The most comprehensive New Jersey statement of the existence of a duty to another was expressed in Wytupeck v. City of Camden, 25 N.J. 450, 136 A.2d 887 (1957). Although the case involved the question of liability for the use of a dangerous instrumentality on defendant's land, the case explored when a duty to act arises in inter-personal relationships:
"Duty" is not an abstract conception; and the standard of conduct is not an absolute. Duty arises out of a relation between the particular parties that in right[,] reason and essential Justice enjoins the protection of the one by the other against what the law by common consent deems an unreasonable risk of harm, such as is reasonably foreseeable. In the field of negligence, duty signifies conformance "to the legal standard of reasonable conduct in the light of the apparent risk;" the essential question is whether "the plaintiff's interests are entitled to legal protection against the defendant's conduct." Prosser on Torts, (2d ed., section 36). Duty is largely grounded in the natural responsibilities of social living and human relations, such as have the recognition of reasonable men; and fulfillment is had by a correlative standard of conduct.
[ 25 N.J. at 461-62 (some citations omitted).]
If defendants had either been participants or had induced decedent to play Russian Roulette, or even if there had been some other factor by which we could find a common enterprise, then defendants may have had a duty to act to protect Sean from the consequences of his foolhardy actions. Such a duty would nevertheless invoke the usual principles of comparative negligence. Cf. Yount v. Johnson, 121 N.M. 585, 915 P.2d 341, 342-43 (N.M. Ct. App. 1996) (addressing the term "duty"). The problem with such potential liability, however, is the significant factor of a decedent's own negligence which, when measured against any participant's breach of a duty of care, would probably preclude recovery in most cases.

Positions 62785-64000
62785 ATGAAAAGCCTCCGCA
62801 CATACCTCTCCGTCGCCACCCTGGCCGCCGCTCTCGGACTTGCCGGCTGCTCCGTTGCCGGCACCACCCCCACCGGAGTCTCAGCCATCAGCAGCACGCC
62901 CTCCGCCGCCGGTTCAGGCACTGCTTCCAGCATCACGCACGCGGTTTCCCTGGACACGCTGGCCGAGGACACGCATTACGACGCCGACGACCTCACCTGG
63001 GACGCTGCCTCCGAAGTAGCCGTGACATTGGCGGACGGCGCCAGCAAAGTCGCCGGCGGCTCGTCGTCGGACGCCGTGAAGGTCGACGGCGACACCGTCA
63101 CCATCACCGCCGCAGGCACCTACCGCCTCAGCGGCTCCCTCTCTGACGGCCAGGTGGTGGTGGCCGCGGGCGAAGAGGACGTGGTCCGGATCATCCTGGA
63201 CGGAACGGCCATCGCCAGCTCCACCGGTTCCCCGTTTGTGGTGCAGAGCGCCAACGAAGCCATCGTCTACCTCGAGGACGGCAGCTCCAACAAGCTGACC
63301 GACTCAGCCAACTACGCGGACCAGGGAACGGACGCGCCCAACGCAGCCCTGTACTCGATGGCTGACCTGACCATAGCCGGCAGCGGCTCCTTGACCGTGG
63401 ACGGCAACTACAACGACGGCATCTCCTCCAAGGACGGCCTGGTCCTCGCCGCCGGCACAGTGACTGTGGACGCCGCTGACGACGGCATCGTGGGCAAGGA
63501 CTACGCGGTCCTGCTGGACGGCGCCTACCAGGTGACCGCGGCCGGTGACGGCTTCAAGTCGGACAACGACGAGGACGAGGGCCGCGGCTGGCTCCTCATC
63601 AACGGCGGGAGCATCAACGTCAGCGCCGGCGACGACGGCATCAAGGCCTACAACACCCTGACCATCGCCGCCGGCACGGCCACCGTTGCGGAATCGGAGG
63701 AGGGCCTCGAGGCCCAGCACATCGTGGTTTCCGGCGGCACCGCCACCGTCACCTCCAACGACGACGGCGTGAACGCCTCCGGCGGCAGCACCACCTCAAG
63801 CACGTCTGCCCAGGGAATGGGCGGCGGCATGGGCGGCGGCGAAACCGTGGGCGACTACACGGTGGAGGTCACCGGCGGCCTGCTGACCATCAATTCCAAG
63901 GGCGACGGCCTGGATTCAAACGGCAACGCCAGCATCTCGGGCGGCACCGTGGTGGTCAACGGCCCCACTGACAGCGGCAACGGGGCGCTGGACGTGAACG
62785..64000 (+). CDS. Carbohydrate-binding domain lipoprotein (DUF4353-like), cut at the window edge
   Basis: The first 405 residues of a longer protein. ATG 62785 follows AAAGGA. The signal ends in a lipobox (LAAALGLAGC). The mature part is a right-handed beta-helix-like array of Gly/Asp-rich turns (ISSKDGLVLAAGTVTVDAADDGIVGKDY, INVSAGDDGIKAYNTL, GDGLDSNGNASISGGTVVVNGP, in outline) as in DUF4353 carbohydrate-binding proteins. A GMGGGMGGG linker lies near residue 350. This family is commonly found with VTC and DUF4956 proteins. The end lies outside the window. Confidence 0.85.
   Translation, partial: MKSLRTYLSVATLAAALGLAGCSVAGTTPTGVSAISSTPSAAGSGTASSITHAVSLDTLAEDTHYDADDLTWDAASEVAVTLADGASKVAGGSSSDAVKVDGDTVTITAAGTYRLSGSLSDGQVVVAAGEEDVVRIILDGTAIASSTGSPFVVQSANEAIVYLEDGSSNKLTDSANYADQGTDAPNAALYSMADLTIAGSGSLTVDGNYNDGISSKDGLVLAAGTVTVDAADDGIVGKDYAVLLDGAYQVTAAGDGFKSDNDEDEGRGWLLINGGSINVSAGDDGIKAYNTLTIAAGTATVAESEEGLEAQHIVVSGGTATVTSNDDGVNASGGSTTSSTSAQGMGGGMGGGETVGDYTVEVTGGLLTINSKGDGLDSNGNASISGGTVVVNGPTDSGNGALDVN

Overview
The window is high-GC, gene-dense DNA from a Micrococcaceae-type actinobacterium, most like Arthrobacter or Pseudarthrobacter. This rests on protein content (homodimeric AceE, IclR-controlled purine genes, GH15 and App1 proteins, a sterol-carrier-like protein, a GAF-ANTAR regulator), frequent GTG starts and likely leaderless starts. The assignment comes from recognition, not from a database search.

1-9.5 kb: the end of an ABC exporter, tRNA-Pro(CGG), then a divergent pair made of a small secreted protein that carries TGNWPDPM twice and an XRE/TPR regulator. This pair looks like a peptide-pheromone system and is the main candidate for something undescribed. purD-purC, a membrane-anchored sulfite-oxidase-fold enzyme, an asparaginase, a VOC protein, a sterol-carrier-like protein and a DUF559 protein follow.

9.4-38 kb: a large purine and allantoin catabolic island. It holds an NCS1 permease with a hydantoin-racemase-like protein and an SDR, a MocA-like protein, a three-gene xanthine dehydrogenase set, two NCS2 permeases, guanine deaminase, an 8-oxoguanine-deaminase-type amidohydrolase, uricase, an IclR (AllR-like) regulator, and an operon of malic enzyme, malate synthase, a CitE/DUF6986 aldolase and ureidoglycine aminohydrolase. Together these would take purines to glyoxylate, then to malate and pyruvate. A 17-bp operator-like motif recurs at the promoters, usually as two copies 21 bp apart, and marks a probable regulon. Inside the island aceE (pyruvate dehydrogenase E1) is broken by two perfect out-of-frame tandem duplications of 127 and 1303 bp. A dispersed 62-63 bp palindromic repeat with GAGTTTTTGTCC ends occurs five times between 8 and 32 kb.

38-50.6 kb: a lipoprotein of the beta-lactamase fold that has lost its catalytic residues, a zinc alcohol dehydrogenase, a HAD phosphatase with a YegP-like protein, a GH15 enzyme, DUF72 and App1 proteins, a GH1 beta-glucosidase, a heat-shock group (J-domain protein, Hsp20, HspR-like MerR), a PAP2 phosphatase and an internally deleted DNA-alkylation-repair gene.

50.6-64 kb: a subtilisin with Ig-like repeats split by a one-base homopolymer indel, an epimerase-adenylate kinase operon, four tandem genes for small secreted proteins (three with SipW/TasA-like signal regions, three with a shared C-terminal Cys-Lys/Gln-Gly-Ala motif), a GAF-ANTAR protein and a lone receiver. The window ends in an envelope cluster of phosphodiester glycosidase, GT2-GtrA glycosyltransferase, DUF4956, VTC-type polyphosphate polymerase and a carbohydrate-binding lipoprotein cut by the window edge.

What we are left with in the case before us, positing that there was no proof of encouragement or participation, is a claim which is grounded in a common law duty to rescue. As has been explained in texts and reiterated in case law, there is no such duty, except if the law imposes it based upon some special relationship between the parties. See W. Page Keeton, et al., Prosser and Keaton on Torts, § 56, at 375 (5th ed. 1984) ("The law has persistently refused to impose on a stranger the moral obligation of common humanity to go to the aid of another human being who is in danger, even if the other is in danger of losing his life."); J.D. Lee and Barry A. Lindahl, Modern Tort Law, § 3.07, at 36 (1994 and Supp. 1996) ("With regard to rescues, it has been stated that the general rule is that there is no liability for one who stands idly by and fails to rescue a stranger...."); Restatement (Second) of Torts, § 314 (1965) ("The fact that the actor realizes or should realize that action on his part is necessary for another's aid or protection does not of itself impose upon him a duty to take such action."). The Restatement's Illustration 1 is instructive. ...